220 & 116,000 = Lotsa .Opens/.Closes.... (25 million+... And that's only for
quarterlies. Monthlies are worse with 12 per year....

When I went to a full-volume test of the always-open-sequential-processing
approach my little bubble burst: 4.1 seconds per return! This seems to
conflict with what I've heard about indexed searching - that if all fields
involved are indexed, the nature of binary searches makes speed relatively
independent of number of records.

But it *does* seem to have stopped the bloat totally/completely albeit at the
cost of bringing the app to it's knees.

For high-volume (i.e. production) we're talking 116,000 records instead of the
low-volume's 1000....and that ain't gonna fly....
(116,000 * 4) /3600 = 132 hours....

I'm going to try to come up with some kind of compromise - maybe loop through
the driver RS one fund at a time and re-create the Return RS with a single
fund's returns - which might put me back at .5 seconds/return or even faster.

If that doesn't work out, maybe I'll just fall back to bloatsville and refresh
the copy of the app every so often.

But it *would* be nice know what's causing the bloat.... I'm also logging
beaucoups error messages using the same kind of DAO IO: for each message, I open
up a recordset, append a record, and then close the RS. And I don't *think*
I'm getting any bloat out of that.

--
PeteCresswell
Nov 13 '05 #7
With myRS
.Filter = "ReturnDate BETWEEN #01/01/1997# AND #01/01/2003# AND
FundID=24835"
Set myRS2 = .OpenRecordset
End With
--
Terry Kreft
MVP Microsoft Access
"(Pete Cresswell)" <x@y.z.invalid> wrote in message
news:2q********************************@4ax.com...
Per (Pete Cresswell):
Is there any way to dynamically filter/unfilter/re-filter that RS without
doing any .Opens or .Closes?
I think I've got an answer and the answer is "Yes"....

--------------------------------------------------------------------------

-- With myRS
.Filter = adFilterNone
.Filter = "ReturnDate BETWEEN #01/01/1997# AND #01/01/2003# AND FundID=24835" End With
-------------------------------------------------------------------------- --
Sounds like another potential speed increase too....

--
PeteCresswell

Nov 13 '05 #8
"(Pete Cresswell)" <x@y.z.invalid> wrote in
news:68********************************@4ax.com:
But it *would* be nice know what's causing the bloat.... I'm also
logging beaucoups error messages using the same kind of DAO IO:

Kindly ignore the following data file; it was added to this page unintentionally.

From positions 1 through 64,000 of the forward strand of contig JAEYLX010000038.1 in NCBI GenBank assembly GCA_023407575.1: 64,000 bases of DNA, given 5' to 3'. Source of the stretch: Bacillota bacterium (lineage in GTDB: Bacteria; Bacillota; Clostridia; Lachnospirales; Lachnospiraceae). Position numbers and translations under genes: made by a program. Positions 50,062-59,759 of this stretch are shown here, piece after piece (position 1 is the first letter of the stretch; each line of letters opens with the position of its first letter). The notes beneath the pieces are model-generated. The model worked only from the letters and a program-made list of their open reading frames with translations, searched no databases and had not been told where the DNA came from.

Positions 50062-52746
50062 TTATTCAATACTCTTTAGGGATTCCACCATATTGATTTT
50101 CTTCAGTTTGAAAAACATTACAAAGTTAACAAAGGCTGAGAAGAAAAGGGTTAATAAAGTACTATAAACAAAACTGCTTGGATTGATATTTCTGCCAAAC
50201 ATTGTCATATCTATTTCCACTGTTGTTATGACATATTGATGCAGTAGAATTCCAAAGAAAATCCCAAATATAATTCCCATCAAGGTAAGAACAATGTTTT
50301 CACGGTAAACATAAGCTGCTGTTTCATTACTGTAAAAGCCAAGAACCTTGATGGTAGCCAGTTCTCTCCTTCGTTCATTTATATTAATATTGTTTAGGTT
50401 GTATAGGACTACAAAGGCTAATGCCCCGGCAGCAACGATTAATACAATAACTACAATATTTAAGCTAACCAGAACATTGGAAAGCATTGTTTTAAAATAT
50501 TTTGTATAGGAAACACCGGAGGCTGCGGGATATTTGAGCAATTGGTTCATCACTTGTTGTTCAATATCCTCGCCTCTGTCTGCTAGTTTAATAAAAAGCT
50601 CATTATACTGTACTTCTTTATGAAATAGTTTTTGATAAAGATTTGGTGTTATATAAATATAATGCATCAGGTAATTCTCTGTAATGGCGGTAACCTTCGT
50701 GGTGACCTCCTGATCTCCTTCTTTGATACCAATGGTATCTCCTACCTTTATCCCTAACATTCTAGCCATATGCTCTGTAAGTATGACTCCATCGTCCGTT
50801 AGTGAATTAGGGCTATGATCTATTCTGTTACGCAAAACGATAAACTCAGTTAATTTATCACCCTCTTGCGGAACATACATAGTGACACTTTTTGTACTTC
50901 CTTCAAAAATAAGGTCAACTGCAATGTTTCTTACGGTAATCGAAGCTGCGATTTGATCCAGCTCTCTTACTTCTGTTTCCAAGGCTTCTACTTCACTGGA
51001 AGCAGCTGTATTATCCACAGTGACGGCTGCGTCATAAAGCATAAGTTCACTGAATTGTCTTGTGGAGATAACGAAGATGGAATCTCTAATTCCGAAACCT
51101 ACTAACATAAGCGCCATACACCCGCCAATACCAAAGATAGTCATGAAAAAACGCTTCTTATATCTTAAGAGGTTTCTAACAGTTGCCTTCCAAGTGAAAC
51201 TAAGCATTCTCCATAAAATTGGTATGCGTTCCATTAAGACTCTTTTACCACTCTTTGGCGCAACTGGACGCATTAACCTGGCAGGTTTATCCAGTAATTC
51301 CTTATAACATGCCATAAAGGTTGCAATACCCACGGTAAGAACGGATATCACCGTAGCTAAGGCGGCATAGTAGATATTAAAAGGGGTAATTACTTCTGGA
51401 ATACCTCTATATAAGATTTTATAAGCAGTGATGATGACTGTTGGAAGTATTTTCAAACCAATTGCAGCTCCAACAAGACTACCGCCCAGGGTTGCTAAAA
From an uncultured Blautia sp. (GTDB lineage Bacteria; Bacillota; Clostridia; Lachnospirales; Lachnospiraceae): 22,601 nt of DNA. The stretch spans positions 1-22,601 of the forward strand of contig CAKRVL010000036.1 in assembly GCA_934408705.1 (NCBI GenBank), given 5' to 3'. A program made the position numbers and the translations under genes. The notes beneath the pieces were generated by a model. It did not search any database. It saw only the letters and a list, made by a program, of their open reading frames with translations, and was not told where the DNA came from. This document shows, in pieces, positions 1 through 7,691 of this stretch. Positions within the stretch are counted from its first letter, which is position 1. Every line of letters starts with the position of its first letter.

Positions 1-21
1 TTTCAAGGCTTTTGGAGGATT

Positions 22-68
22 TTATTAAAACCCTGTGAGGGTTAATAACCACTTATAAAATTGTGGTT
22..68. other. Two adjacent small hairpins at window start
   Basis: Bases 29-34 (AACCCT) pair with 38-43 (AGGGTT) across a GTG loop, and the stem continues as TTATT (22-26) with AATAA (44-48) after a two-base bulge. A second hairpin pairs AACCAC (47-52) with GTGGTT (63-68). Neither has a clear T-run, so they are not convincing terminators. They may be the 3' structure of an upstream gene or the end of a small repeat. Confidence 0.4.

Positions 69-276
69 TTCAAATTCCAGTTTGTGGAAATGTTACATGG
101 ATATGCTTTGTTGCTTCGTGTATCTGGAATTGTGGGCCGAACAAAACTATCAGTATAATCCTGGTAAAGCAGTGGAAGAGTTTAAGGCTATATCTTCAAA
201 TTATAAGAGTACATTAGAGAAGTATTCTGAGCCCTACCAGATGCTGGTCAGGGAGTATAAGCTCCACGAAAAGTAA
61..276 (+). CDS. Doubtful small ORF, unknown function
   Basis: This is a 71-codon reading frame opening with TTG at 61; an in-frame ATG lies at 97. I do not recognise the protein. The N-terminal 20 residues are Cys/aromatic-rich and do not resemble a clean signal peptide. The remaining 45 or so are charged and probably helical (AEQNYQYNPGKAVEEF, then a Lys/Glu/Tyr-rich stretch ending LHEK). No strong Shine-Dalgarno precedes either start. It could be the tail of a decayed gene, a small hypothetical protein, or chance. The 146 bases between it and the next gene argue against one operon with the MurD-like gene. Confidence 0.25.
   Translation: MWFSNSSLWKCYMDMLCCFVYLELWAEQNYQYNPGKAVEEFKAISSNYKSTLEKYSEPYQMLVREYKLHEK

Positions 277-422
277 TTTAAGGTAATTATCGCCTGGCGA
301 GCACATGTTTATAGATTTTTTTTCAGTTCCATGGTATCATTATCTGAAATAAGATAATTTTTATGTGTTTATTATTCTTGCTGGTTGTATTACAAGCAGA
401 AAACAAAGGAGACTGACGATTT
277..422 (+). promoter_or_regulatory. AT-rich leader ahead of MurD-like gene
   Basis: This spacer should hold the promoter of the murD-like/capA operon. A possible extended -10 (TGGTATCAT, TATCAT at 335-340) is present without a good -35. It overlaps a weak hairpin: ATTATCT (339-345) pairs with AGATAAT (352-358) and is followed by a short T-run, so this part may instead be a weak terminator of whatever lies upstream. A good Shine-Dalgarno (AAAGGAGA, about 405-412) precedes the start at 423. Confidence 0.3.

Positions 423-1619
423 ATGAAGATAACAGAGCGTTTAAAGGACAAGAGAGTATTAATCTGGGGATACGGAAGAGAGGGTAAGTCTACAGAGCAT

for each message, I open up a recordset, append a record, and then
close the RS. And I don't *think* I'm getting any bloat out of
that.


Where is the error data stored?

Have you tried commenting out the error logging?

And have you tried running this from an MDE rather than an MDB?

--
David W. Fenton http://www.bway.net/~dfenton
dfenton at bway dot net http://www.bway.net/~dfassoc
Nov 13 '05 #9
Per David W. Fenton:
And have you tried running this from an MDE rather than an MDB?


That's the second time I've read that. It got lost in all the other stuff.
Maybe it's time to give it a try after the current test gets done.
What would it indicate if the bloat stopped?
--
PeteCresswell
Nov 13 '05 #10
"(Pete Cresswell)" <x@y.z.invalid> wrote in
news:si********************************@4ax.com:
Per David W. Fenton:
And have you tried running this from an MDE rather than an MDB?


That's the second time I've read that. It got lost in all the
other stuff. Maybe it's time to give it a try after the current
test gets done. What would it indicate if the bloat stopped?


That the bloat was being caused by VBA recompilation, not by your
SQL/data retrieval.

I find it *very* unlikely to result in bloat at that order of
magnitude, but VBA compiling always mystifies me as to how many
strange things can go wrong.

--
David W. Fenton http://www.bway.net/~dfenton
dfenton at bway dot net http://www.bway.net/~dfassoc
Nov 13 '05 #11
Per David W. Fenton:
That the bloat was being caused by VBA recompilation, not by your
SQL/data retrieval.

I find it *very* unlikely to result in bloat at that order of
magnitude, but VBA compiling always mystifies me as to how many
strange things can go wrong.


I tried making the old version (the one that bloats) into a .MDE.

The bloat persists....apparently in 4 or 8k chunks.
--
PeteCresswell
Nov 13 '05 #12
"(Pete Cresswell)" <x@y.z.invalid> wrote in
news:qa********************************@4ax.com:
Per David W. Fenton:
That the bloat was being caused by VBA recompilation, not by your
SQL/data retrieval.

I find it *very* unlikely to result in bloat at that order of
magnitude, but VBA compiling always mystifies me as to how many
strange things can go wrong.


I tried making the old version (the one that bloats) into a .MDE.

The bloat persists....apparently in 4 or 8k chunks.


Have you tried it without the error logging?

--
David W. Fenton http://www.bway.net/~dfenton
dfenton at bway dot net http://www.bway.net/~dfassoc
Nov 13 '05 #13